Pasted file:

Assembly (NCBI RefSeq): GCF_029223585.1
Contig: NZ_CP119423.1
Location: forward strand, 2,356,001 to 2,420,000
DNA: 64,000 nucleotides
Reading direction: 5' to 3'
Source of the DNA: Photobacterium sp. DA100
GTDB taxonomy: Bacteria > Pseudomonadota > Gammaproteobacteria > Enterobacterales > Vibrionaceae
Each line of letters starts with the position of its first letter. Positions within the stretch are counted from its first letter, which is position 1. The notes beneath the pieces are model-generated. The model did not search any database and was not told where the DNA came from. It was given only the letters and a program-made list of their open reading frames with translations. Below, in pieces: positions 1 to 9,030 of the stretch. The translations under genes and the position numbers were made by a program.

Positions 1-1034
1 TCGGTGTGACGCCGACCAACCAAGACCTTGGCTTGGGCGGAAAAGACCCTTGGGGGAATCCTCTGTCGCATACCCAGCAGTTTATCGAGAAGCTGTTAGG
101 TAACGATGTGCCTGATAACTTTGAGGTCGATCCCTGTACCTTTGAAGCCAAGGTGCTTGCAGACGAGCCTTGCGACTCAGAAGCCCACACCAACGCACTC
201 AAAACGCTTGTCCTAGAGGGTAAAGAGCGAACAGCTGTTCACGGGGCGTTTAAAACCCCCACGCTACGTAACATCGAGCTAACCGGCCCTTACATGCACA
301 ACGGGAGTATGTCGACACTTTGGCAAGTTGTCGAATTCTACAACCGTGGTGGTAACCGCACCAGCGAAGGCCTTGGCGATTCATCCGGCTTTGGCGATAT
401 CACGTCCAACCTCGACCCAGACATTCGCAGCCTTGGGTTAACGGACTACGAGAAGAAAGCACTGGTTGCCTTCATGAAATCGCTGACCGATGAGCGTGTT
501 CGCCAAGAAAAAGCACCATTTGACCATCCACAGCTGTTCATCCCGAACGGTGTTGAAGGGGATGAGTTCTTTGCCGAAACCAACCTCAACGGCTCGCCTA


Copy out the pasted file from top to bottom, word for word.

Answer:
Assembly (NCBI RefSeq): GCF_029223585.1
Contig: NZ_CP119423.1
Location: forward strand, 2,356,001 to 2,420,000
DNA: 64,000 nucleotides
Reading direction: 5' to 3'
Source of the DNA: Photobacterium sp. DA100
GTDB taxonomy: Bacteria > Pseudomonadota > Gammaproteobacteria > Enterobacterales > Vibrionaceae
Each line of letters starts with the position of its first letter. Positions within the stretch are counted from its first letter, which is position 1. The notes beneath the pieces are model-generated. The model did not search any database and was not told where the DNA came from. It was given only the letters and a program-made list of their open reading frames with translations. Below, in pieces: positions 1 to 9,030 of the stretch. The translations under genes and the position numbers were made by a program.

Positions 1-1034
1 TCGGTGTGACGCCGACCAACCAAGACCTTGGCTTGGGCGGAAAAGACCCTTGGGGGAATCCTCTGTCGCATACCCAGCAGTTTATCGAGAAGCTGTTAGG
101 TAACGATGTGCCTGATAACTTTGAGGTCGATCCCTGTACCTTTGAAGCCAAGGTGCTTGCAGACGAGCCTTGCGACTCAGAAGCCCACACCAACGCACTC
201 AAAACGCTTGTCCTAGAGGGTAAAGAGCGAACAGCTGTTCACGGGGCGTTTAAAACCCCCACGCTACGTAACATCGAGCTAACCGGCCCTTACATGCACA
301 ACGGGAGTATGTCGACACTTTGGCAAGTTGTCGAATTCTACAACCGTGGTGGTAACCGCACCAGCGAAGGCCTTGGCGATTCATCCGGCTTTGGCGATAT
401 CACGTCCAACCTCGACCCAGACATTCGCAGCCTTGGGTTAACGGACTACGAGAAGAAAGCACTGGTTGCCTTCATGAAATCGCTGACCGATGAGCGTGTT
501 CGCCAAGAAAAAGCACCATTTGACCATCCACAGCTGTTCATCCCGAACGGTGTTGAAGGGGATGAGTTCTTTGCCGAAACCAACCTCAACGGCTCGCCTA